Fig. 1
figure 1

Chest X-ray findings

Fig. 2
figure 2

Two-dimensional echocardiography with color Doppler showing ventricular septal defect

History and physical examinations pointed toward the diagnosis of GM2 gangliosidosis (Tay–Sachs disease, SD, AB variant). In view of cherry-red spots and coarse facies, GM1 gangliosidosis was also considered. No significant abnormality was noted in complete blood count, electrolytes, or renal and liver function tests. Ultrasonography of abdomen did not reveal any hydronephrosis or other anatomic abnormalities. Computerized tomography scan of brain without contrast was suggestive of mild bilateral symmetric hyperdensity of thalami (Fig. 3). Electroencephalogram (EEG) showed slowing of delta frequencies associated with drowsiness. Video-fluoroscopic assessment for swallowing function was suggestive of aspiration on both fluoroscopic runs. Magnetic resonance imaging (MRI) of brain revealed extensive high signal within the supratentorial white matter involving subcortical and deep white matter structures. There was evidence of T1-increased signal in the thalamus and a relatively large head shape. Bilaterally, the thalami demonstrated symmetric reduction of T2 signal and increase in the T1-weighted signal. There was marked delay in myelination as demonstrated on T1-weighted imaging. The corpus callosum was markedly thinned in its anterior body and genu. There was mild hypoplasia of the posterior arch of the C1 vertebra causing minimal narrowing at the upper cervical spinal canal (Fig. 4).

Fig. 3
figure 3

Computerized tomography scan of brain showing mild symmetric hyperintensity in thalamic area

Fig. 4
figure 4

Magnetic resonance imaging of brain revealing extensive high signal within the supratentorial white matter involving subcortical and deep white matter structures and thinned-out corpus callosum

Magnetic resonance spectroscopy (MRS) trace did not reveal high creatinine or N-acetyl aspartate (NAA) peaks. No significant lactate level was demonstrated (Fig. 5).

Fig. 5
figure 5

Magnetic resonance spectroscopy showing no peak N-acetyl aspartate or high lactate or creatinine level

Metabolic workup revealed a serum finding of trace-to-absent total serum HEX A and HEX B (0.0 nmol/min/ml; reference value > 20 nmol/min/ml) explaining the deficiency of the β subunit of HEX and consequent deficiency of HEX B. The serum HEX A percentage was 100% (reference value 20–90%). This biochemical findings of low total HEX and deficient HEX B activities, with high percentage of HEX A/total HEX activity suggested the diagnosis of SD. Oligosaccharide urine screen was positive in the urine sample, and genetic testing confirmed the diagnosis of SD with homozygous deletion c.(445+1_512-1)_(669+1_1170) in the HEXB gene. The parents were advised to consent to genetic analysis, but they refused.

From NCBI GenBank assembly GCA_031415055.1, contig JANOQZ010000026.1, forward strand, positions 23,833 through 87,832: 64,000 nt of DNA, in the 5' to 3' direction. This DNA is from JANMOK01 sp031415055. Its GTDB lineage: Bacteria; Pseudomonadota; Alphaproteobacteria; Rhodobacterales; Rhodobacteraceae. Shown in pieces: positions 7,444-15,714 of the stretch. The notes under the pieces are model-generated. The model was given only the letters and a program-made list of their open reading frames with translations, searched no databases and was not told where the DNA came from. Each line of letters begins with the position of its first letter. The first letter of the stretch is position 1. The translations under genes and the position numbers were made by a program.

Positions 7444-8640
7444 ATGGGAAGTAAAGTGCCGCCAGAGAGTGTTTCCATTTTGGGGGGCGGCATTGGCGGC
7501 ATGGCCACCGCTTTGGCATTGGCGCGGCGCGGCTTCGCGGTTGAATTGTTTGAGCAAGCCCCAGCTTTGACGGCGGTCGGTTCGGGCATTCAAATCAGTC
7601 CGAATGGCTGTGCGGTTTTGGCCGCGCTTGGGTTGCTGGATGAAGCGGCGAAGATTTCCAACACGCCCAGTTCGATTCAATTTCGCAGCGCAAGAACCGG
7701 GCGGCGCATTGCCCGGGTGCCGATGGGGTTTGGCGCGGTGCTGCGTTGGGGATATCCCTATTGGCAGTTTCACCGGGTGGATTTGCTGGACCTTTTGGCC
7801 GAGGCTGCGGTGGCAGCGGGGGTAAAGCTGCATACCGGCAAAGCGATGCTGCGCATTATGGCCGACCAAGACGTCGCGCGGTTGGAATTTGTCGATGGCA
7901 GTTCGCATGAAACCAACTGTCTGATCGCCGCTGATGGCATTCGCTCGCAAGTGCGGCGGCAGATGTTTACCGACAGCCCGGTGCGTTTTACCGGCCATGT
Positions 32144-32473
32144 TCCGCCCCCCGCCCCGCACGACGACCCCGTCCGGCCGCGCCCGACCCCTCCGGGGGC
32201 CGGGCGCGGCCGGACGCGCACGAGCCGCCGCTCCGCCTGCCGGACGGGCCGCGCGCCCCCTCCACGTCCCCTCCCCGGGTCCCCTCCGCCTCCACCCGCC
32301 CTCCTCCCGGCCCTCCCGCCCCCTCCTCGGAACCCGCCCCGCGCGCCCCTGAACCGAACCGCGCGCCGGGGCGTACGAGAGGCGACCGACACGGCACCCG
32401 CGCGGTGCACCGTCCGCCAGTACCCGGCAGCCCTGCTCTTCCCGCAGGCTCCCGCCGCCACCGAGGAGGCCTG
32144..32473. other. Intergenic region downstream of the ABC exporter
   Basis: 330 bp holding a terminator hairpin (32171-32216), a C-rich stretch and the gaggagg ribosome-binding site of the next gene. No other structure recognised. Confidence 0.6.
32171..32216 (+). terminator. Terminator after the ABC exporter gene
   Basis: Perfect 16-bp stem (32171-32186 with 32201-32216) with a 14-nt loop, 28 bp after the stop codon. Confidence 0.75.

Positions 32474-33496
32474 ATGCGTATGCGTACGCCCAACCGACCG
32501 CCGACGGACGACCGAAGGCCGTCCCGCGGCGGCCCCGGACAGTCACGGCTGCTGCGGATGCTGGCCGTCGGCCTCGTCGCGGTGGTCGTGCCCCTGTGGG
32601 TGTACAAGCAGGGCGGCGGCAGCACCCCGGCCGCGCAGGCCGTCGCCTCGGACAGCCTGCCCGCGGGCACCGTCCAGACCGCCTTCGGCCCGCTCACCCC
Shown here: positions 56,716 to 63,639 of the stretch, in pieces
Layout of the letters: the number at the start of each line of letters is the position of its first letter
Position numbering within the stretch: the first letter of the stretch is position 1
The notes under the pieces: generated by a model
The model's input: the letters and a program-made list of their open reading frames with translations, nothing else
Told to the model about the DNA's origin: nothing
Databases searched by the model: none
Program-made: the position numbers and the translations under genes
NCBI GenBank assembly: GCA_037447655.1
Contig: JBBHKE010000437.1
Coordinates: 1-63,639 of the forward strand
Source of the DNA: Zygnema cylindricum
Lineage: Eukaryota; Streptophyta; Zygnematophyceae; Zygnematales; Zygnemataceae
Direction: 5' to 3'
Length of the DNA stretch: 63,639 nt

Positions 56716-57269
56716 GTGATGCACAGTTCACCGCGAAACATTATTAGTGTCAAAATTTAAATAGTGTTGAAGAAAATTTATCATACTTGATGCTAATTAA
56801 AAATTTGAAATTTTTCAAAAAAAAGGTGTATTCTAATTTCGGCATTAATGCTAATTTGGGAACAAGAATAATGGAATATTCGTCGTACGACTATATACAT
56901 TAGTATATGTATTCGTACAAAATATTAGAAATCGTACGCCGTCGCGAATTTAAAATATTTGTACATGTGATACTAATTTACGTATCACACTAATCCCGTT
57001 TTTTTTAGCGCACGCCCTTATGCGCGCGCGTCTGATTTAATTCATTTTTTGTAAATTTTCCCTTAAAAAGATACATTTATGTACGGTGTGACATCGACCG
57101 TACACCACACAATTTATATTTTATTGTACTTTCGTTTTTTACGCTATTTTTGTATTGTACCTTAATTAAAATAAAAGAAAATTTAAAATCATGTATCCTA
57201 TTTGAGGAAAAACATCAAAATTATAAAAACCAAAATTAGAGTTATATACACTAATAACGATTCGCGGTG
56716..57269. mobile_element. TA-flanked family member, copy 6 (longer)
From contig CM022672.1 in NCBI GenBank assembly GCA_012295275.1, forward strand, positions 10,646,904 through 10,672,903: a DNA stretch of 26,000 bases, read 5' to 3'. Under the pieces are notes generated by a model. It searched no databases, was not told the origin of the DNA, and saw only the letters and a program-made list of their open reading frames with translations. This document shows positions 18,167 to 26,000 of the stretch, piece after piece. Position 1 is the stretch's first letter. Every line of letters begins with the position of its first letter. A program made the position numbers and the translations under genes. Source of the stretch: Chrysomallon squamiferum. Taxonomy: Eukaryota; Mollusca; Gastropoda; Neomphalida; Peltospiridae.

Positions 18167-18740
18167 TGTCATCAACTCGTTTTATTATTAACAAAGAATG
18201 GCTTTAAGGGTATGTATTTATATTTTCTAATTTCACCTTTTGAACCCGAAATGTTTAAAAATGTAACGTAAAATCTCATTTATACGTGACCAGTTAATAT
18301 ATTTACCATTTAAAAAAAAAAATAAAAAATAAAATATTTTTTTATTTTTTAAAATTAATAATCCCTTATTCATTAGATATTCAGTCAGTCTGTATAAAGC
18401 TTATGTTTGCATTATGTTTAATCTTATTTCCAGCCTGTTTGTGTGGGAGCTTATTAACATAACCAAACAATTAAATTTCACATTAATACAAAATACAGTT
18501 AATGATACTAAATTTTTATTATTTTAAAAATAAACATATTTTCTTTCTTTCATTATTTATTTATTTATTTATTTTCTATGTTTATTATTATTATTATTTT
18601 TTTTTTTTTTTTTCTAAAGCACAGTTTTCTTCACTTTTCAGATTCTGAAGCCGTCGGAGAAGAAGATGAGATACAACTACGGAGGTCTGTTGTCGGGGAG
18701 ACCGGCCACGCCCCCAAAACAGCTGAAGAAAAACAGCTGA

The patient was maintained on decongestive therapy (captopril, frusemide, spironolactone, and digoxin) and antiepileptics (levetiracetam and phenobarbitone). Fundoplication was done owing to her symptomatic GERD during infancy, and she was started on regular esomeprazole and domperidone, after which she was fed through gastrostomy tube. Fluticasone, ipratropium bromide and salbutamol nebulizations were continued in view of reactive airway disease. Iron supplementation was started in view of anemia. The clinical course is complicated with recurrent aspiration pneumonia warranting frequent hospital admissions. She also underwent multiple bronchoscopies. At 3 years of age, she had adenoviral infection on respiratory BioFire assay and then developed Pseudomonas pneumonia. Despite treatment with piperacillin–tazobactam, ciprofloxacin, tobramycin, and clindamycin antibiotics, her cardiorespiratory status worsened and she became ventilator dependent. Tracheostomy was performed at 3 years of age. However, despite the multimodality care with cardiology, neurology, pulmonology, physiotherapy, and nutritional and ventilatory support, she died at 3 and half years of age (Fig. 6).

Fig. 6
figure 6

Case timeline

Discussion and conclusions

SD is an autosomal recessive lysosomal storage disorder on chromosome 5q13 and was first described by Konrad Sandhoff in 1968. It is due to hexosaminidase A and B enzyme deficiency (due to an abnormal β subunit) leading to accumulation of glycosphingolipids in neuronal cells and subsequent neurodegeneration [14]. The juvenile form of SD is present between 2 and 10 years of age with dysarthria, ataxia, mental deterioration, and seizures. Organomegaly and cherry-red spots are uncommon. The adult form of SD is characterized by movement disorder, pyramidal and extrapyramidal signs and symptoms of lower motor neuron disease, and supranuclear ophthalmoplegia [14]. Progressive systemic accumulation of sphingolipids leads to macrocephaly, cherry-red spots in the eye, skeletal dysostosis, and organomegaly [17].

In a study of infantile-onset Sandhoff disease in 2018 in Iran, involving 25 patients with the condition, the most common and earliest clinical manifestations were motor and cognitive milestones delay and regression [2]. Cherry-red spots are a characteristic ocular and physical sign of infantile SD and can be used for early detection in patients who are suspected to have this disease. Organomegaly was detected in only two patients, and some associations between diffuse Mongolian spots and SD were found to be significant [2]. Accumulation of calcium associated with collection of GM2 ganglioside leads to gliosis and loss of myelin and axon in cortical neurons, giving rise to some of the earliest findings on T2-weighted images of brain MRI, including bilateral thalamic hypodensity and hypomyelination, that are characteristic of brain involvement in the infantile SD disease, which were detected in the same study [7, 18]. An increase in a specific marker N-acetylhexosamine at 2.07 ppm in white matter and thalamus on proton MR spectroscopy of patients with SD was also reported, in addition to the mentioned finding [15, 19]. Diagnosis is confirmed by enzymatic assays revealing a deficiency of both lysosomal hydrolase β-HEX A and β-HEX B. Decreased levels of HEX A and HEX B are seen in patients with SD but solitarily decreased levels of HEX A are seen in Tay–Sachs disease [19]. Genetic study is important to make definitive diagnosis and to help family planning and prenatal diagnosis in affected families [2]. As there is a high rate of association with consanguineous marriages and SD seen in several studies, it is very important that all couples be advised to undergo premarital genetic testing and counseling for any carrier genes.